“Fine!” she shouts way too loud for her little body. Blonde curls bouncing, she grips the table and yells, “Nothing makes you happy. Everything I do is wrong. Every guy is wrong. Everyone is wrong. Jeeze, Sidney! You ever stop to wonder if it’s you? I mean, when that many things are wrong, maybe you are the one who’s wrong? Maybe you are the one that doesn’t fit.”

I blink at her. This is as much of an argument as I’ve ever gotten from Millie. On another day, I could have brushed it off. On another day, I might have laughed and agreed with her—but not today.

I stand up and grab my tray. I walk away without speaking. Millie’s words cut me to the core, because out of all the things that are wrong with me, that’s the one that’s been hanging around my neck like a noose. I don’t fit anywhere. Maybe I pretend that’s okay, but it’s not. The isolation makes me crazy. I feel as if I’ve been drifting on a crappy little blow-up boat, and my best friend just popped it.

Millie’s voice rings out behind me, but I don’t stop. I dump my tray with my half-eaten food and leave. Pushing through the doors to the campus center, I step outside into the warm afternoon air. I walk fast and hard, not thinking about where I’m going. I just go.

When I stop, I’m standing at the bottom of a grand staircase at the front of the oldest building on campus. No one uses the stairs. There are too many of them. Everyone enters the building through the back and takes the elevator. I climb the steps until I’m close to the top and sit at the foot of a massive pillar. I pull my knees into my chest and wrap my arms around them.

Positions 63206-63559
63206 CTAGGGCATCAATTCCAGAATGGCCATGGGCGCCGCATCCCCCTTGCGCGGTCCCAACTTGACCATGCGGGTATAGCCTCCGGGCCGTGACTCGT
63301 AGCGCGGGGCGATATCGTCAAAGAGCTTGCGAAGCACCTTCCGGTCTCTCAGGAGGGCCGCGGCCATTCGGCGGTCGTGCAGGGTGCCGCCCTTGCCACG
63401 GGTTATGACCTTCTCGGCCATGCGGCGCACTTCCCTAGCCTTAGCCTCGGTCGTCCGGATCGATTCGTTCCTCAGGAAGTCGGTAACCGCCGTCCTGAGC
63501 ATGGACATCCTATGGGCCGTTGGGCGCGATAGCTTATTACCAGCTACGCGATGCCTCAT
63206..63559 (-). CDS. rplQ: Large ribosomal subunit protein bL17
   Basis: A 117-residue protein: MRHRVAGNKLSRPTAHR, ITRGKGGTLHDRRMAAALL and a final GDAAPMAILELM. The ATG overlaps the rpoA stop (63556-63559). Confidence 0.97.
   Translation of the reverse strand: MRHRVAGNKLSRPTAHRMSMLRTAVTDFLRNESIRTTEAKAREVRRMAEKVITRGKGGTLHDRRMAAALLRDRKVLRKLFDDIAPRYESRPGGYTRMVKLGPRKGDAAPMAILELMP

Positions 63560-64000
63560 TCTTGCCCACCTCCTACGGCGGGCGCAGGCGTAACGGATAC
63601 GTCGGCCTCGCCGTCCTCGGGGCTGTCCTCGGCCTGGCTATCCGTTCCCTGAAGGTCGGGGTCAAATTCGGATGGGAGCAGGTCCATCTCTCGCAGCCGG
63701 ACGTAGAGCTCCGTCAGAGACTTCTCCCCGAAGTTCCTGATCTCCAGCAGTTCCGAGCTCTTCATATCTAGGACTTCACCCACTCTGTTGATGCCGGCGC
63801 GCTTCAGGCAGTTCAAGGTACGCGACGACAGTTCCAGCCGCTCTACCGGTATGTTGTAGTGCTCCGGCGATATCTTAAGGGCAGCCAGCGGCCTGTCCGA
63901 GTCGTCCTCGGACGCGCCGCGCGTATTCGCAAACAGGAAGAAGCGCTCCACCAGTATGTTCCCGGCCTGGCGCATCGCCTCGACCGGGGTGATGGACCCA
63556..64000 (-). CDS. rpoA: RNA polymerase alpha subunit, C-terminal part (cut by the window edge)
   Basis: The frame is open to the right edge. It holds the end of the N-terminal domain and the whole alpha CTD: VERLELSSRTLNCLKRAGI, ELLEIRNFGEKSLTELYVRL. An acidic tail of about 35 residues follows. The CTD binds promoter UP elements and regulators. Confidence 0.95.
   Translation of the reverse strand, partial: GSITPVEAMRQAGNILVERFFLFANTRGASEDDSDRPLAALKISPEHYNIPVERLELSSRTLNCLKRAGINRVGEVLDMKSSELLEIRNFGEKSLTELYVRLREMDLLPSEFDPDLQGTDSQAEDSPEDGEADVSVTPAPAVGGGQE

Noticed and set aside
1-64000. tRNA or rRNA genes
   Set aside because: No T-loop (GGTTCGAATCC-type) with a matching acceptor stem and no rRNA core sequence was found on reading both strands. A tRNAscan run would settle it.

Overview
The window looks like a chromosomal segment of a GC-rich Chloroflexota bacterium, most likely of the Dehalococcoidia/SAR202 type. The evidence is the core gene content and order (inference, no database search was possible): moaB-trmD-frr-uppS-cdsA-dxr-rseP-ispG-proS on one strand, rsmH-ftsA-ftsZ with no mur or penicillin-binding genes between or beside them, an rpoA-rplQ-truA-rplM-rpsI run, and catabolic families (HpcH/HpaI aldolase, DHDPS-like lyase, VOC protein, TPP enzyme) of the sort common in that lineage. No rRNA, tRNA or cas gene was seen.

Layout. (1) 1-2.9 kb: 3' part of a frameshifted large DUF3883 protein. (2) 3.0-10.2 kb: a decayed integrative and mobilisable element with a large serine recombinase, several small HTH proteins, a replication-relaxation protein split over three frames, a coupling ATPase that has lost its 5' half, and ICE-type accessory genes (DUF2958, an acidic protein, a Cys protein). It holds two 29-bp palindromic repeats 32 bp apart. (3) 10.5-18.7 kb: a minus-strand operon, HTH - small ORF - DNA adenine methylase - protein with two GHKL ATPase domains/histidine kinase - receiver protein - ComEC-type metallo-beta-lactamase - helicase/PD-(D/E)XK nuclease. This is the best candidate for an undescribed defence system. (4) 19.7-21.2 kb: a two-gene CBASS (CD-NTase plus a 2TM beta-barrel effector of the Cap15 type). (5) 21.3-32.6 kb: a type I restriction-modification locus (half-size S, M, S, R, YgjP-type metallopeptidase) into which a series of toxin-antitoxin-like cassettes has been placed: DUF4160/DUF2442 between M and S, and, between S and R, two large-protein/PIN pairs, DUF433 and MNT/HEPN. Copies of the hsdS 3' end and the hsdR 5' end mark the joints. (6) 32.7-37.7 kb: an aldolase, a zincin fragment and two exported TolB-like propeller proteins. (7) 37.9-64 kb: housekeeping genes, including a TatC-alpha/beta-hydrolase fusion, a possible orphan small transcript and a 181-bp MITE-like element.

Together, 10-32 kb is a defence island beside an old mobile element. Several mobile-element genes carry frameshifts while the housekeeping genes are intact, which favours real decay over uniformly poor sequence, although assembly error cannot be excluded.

There are no words sometimes. There’s nothing to say to make things better.

There’s an hour to kill before class. Then, I have to haul myself back to the English building and face Peter. I lower my forehead to my knees.

Why do bad things always seem to happen in threes? Is there some cosmic law that I don’t know about? First Peter, then Tadwick, and then what? There’ll be a third thing, probably my job. Peter will most likely want to replace me with someone that he hasn’t seen half-naked. My mind wanders. I think about his eyes, his face. I can’t believe Peter has a doctorate. He doesn’t look much older than me, but I guess he is.

My life is a mess. Whoever said college was easier than real life doesn’t know crap.

Ever since I left New Jersey, things have been hard. It seems that I ran away from one problem and straight into another. Nothing’s gone right for me. I’m always in the wrong place at the wrong time. When God was dishing out luck, I didn’t get any. Instead, I got a shitload of someone else’s bad karma. Maybe I was a total ass in a past life and this life is payback. Too bad I don’t believe in that stuff. At least that would make sense. The way things are now, nothing makes sense.

My family hates me. What I told Peter about them freaking out when I left, it was true, albeit a slightly subdued variation of the truth. They wanted me to stay and take a job at the bank. Family is everything. Blood is thicker than water, whatever that means. But, I had this chance and I took it. I applied at a school that had a scholarship within my reach. They gave it to me along with the TA job and I’ve been able to support myself. I never thought I’d be able to do that. I don’t want to rely on anyone else. It hurts too badly when they let you down. I’ve fallen on my face enough times to know that there’s no one else who will take care of me as well as I can.

Maybe I’m broken. Maybe I am wrong and Millie is right. I don’t know. You don’t have to know everything. I lift my head and look up, hearing Tadwick’s advice inside my head, remembering his words. Some of the weight lifts from my shoulders. That’s his legacy—all the students he taught—all the positive influences he left behind. That’s his footprint. I wonder what mine will be.